It feels like the perfect storm. And it looks like the one Wanless predicted we would be in if we didn’t start doing things differently.

I’ve been using a “layers and phases” approach to public health in Hertfordshire, I believe with some success if you look at some of our outcomes, for over three years now. The essence of this is that to get health outcomes in something as complex as a social system you need to understand the layer of intervention (from biological to socio-political) and the phasing of it (from short term to long term.) I explain where this thinking was in chapter three of our public health strategy.

But I know that this narrative isn’t enough.

Prevention will be a key focus of our Health and wellbeing Strategy refresh underway now, and our new public health strategy will seek to major on this, as much as we can in a world where government cuts to public health feel like they’re ripping up the public health floor of a shed to repair its NHS roof. And Social Care will end up paying the bill in avoidable demand from avoidable disability and social care need if we fail. So the challenge is on to articulate the must-dos and can-dos.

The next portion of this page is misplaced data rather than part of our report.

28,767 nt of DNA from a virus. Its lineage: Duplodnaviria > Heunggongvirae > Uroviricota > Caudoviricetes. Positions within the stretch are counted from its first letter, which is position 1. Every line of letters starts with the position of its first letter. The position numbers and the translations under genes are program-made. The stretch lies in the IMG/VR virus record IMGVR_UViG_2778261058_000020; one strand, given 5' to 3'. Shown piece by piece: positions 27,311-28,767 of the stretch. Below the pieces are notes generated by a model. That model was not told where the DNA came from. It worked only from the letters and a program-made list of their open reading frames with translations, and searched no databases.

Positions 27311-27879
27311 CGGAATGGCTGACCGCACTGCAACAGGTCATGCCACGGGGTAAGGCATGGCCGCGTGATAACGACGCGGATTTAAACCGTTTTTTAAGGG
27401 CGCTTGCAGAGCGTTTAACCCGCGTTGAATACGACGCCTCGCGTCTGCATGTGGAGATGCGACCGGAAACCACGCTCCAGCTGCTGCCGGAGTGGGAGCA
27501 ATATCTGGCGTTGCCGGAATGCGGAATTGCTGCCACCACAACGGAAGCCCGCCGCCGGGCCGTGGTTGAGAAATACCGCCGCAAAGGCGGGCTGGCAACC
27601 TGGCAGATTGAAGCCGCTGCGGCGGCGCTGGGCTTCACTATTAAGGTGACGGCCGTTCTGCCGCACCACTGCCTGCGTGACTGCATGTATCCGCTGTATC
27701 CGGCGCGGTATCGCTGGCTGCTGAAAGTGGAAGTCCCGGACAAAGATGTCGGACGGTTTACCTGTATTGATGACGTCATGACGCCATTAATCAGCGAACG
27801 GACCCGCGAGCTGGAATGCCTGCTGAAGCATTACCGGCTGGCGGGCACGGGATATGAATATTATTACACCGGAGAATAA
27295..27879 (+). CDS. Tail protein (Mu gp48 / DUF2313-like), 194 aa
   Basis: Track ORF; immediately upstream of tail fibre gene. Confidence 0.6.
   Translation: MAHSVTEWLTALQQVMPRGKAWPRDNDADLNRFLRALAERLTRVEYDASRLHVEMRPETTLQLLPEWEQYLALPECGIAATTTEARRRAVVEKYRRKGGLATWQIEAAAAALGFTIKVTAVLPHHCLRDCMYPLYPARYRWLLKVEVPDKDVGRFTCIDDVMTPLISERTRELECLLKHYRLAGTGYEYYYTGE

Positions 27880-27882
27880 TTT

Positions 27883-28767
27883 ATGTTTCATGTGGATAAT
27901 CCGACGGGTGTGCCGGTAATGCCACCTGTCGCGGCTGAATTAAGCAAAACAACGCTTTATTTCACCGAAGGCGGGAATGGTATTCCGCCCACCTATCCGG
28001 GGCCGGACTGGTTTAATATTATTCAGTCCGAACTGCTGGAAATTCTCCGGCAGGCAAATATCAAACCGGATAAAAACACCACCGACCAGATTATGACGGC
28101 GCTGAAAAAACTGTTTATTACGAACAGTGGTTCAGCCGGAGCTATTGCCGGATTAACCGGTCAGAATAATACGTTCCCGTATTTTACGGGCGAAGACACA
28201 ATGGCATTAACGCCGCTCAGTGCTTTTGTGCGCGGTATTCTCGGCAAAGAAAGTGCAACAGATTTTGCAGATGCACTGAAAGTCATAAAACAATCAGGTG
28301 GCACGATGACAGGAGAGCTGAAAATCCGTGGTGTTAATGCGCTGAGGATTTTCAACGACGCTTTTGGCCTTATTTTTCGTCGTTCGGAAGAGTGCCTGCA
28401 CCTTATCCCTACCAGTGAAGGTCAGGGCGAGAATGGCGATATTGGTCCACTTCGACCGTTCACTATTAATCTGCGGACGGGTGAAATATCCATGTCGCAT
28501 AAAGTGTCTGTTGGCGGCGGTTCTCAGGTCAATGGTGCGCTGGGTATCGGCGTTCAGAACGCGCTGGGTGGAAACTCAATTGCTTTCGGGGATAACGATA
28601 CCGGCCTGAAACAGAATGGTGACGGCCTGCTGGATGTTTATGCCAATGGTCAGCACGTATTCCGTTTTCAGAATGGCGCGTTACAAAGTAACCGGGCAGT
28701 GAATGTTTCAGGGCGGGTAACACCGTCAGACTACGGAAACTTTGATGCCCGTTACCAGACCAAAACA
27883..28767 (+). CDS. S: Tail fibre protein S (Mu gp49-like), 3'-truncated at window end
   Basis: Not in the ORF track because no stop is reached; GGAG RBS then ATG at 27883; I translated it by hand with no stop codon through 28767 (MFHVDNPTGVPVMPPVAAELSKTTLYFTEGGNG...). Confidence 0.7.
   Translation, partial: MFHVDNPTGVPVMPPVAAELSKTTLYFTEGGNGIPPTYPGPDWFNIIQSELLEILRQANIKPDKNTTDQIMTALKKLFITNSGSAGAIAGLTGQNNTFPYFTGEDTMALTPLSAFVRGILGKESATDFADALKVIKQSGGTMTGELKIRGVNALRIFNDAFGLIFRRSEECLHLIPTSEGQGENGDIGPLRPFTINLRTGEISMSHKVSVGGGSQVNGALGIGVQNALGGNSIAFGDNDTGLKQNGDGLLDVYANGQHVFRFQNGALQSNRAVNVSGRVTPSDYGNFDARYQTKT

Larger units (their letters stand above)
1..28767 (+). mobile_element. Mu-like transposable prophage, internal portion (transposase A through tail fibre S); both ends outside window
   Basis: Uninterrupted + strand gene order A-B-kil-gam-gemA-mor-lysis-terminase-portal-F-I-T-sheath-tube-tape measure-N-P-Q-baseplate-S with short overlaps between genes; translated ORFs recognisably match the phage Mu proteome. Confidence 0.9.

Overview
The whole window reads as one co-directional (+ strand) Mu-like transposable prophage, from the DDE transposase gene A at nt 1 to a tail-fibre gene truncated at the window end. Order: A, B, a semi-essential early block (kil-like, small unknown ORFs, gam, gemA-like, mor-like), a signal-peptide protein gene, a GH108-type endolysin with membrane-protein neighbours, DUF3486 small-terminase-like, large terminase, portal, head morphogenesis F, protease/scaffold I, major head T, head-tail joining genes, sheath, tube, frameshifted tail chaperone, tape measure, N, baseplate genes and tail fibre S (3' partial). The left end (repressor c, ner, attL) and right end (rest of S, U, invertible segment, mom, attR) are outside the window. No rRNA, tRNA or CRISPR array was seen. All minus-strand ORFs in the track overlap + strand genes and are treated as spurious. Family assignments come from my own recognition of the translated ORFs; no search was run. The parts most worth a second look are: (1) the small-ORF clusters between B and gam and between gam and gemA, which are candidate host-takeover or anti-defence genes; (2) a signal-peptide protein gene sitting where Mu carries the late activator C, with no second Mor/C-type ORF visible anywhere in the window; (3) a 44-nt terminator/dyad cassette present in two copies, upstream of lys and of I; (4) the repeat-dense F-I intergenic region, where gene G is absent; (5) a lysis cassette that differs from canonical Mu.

Articulating a narrative for prevention today

I’m going to put my money where my mouth is in early March and lead one of the joint University of Herts – Herts Public Health masterclasses, this time on prevention, specifically to try to articulate a system wide narrative on prevention for the current crisis. I shall probably fail. But I want to start a conversation on what prevention looks like in this complex world.

The biggest challenge is not concept but paucity of evidence on secondary and tertiary prevention.  It’s not a “sexy” area to research and it doesn’t feature as a major priority in research funding consistently anyway. Yet we need to find more and better ways of keeping the significant numbers of people who already have disease from eating up more and more time and money.  This is the territory we need to be in.